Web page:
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MTCR Criticizes Missile Proliferators

At the conclusion of its meeting in Seoul, the Missile Technology Control Regime issued a statement critical of countries suspected of developing nuclear capable missiles, according to Space Daily. The MTCR said:

“Partners expressed their serious concerns over missile proliferation in Northeast Asia, the Middle East and South Asia, and reaffirmed their determination to continue discouraging missile programs and activities of proliferation concern.”

Reportedly the meeting especially focused on missile proliferation by Iran, Syria, India and North Korea. I think they also should have focused on Pakistan; it would be interesting to know if the US blocked that because of its need for Pakistani cooperation in the war on terrorism. The conference came amid growing concerns about North Korea’s missile development. Pyongyang stunned the world in August 1998 by test-launching over Japan a Taepodong-1 missile with a range of up to 2,000 kilometers. Of course, Pakistan tested its Hatf-V missile with a range of about 1,500 kilometers during the meeting.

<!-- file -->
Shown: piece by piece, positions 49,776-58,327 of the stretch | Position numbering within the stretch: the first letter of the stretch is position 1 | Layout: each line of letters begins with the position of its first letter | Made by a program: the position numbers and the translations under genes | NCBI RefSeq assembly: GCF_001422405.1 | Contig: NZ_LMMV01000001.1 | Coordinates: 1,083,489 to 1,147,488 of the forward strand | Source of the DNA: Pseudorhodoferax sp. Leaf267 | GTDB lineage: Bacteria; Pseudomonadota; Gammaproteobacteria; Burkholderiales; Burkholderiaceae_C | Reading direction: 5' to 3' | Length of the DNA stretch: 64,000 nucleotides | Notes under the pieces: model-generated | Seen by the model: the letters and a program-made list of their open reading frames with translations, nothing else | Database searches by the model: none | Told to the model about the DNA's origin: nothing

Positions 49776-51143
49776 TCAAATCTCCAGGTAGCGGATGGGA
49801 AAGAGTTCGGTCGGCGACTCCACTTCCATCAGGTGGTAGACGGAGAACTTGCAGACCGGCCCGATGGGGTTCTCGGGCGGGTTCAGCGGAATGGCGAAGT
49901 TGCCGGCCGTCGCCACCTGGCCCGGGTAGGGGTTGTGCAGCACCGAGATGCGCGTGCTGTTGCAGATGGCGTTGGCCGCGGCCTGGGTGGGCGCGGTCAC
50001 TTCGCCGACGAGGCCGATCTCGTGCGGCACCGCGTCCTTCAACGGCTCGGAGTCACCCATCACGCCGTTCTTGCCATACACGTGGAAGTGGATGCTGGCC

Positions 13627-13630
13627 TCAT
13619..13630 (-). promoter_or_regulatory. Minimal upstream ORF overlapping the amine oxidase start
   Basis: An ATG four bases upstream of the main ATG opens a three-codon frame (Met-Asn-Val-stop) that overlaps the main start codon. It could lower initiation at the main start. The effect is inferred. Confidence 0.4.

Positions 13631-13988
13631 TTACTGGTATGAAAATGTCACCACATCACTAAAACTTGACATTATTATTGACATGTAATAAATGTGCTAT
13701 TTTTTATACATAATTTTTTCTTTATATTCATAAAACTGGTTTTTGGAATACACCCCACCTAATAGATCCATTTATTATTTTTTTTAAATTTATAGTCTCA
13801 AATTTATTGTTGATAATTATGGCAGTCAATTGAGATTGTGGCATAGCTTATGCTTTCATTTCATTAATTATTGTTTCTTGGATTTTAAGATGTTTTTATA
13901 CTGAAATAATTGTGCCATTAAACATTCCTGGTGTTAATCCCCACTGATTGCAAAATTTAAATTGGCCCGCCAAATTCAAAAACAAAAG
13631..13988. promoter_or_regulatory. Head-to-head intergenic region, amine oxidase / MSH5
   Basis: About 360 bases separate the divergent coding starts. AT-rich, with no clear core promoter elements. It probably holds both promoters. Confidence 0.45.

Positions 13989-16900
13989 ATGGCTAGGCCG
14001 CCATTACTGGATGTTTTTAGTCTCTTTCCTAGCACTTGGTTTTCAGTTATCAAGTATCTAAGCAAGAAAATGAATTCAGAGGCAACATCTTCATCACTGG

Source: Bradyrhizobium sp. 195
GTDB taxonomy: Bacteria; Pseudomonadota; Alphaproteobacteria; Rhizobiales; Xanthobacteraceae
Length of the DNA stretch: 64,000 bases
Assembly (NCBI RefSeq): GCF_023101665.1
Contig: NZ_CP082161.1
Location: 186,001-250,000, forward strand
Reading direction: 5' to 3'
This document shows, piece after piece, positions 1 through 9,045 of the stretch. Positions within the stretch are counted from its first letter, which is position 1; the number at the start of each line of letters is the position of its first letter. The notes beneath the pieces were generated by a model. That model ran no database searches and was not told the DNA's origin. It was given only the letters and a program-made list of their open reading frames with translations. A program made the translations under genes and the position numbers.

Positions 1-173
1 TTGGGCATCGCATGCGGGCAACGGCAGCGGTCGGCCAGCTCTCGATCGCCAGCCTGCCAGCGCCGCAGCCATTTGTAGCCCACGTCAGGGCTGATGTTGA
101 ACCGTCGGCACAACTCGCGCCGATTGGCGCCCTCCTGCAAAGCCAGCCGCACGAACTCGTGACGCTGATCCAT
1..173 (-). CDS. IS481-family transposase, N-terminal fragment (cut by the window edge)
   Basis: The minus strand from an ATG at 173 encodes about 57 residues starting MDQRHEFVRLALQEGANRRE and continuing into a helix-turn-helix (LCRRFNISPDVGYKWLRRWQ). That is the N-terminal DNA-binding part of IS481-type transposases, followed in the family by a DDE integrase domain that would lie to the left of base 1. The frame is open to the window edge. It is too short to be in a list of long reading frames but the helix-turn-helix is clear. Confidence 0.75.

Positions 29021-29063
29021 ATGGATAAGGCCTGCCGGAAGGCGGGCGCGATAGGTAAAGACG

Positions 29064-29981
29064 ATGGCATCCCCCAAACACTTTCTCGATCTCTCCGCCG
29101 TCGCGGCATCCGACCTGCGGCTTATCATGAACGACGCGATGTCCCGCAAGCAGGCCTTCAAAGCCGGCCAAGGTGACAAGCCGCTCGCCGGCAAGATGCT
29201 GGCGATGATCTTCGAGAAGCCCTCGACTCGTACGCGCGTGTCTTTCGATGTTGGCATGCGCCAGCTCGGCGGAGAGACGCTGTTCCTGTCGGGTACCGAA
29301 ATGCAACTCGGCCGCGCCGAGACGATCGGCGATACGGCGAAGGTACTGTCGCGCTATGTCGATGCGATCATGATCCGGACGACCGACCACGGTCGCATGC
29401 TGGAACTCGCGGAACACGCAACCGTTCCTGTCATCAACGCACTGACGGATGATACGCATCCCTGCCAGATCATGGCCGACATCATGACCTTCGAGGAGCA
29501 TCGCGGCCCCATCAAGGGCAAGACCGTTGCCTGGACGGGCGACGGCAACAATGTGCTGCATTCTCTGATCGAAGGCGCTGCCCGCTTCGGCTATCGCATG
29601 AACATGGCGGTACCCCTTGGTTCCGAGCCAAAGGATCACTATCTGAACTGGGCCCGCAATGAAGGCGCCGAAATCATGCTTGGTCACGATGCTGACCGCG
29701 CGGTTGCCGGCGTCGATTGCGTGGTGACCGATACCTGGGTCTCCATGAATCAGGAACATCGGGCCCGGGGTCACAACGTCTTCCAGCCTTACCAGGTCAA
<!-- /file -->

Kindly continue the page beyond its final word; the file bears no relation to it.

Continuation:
“Since the 1998 launch, there has been no information on North Korea’s new missile development but it is always possible because North Korea could develop new missiles without [test firing],” said the meeting chairman Oh Joon, a director general of South Korea’s foreign ministry. North Korea declared a moratorium on missile tests in September 1999 and in May 2001 extended the decision until 2003 and beyond. But the cash-strapped country has refused to stop missile exports, a major source of hard currency earnings.

The MTCR was established in 1987 to control exports of missiles capable of delivering weapons of mass destruction.

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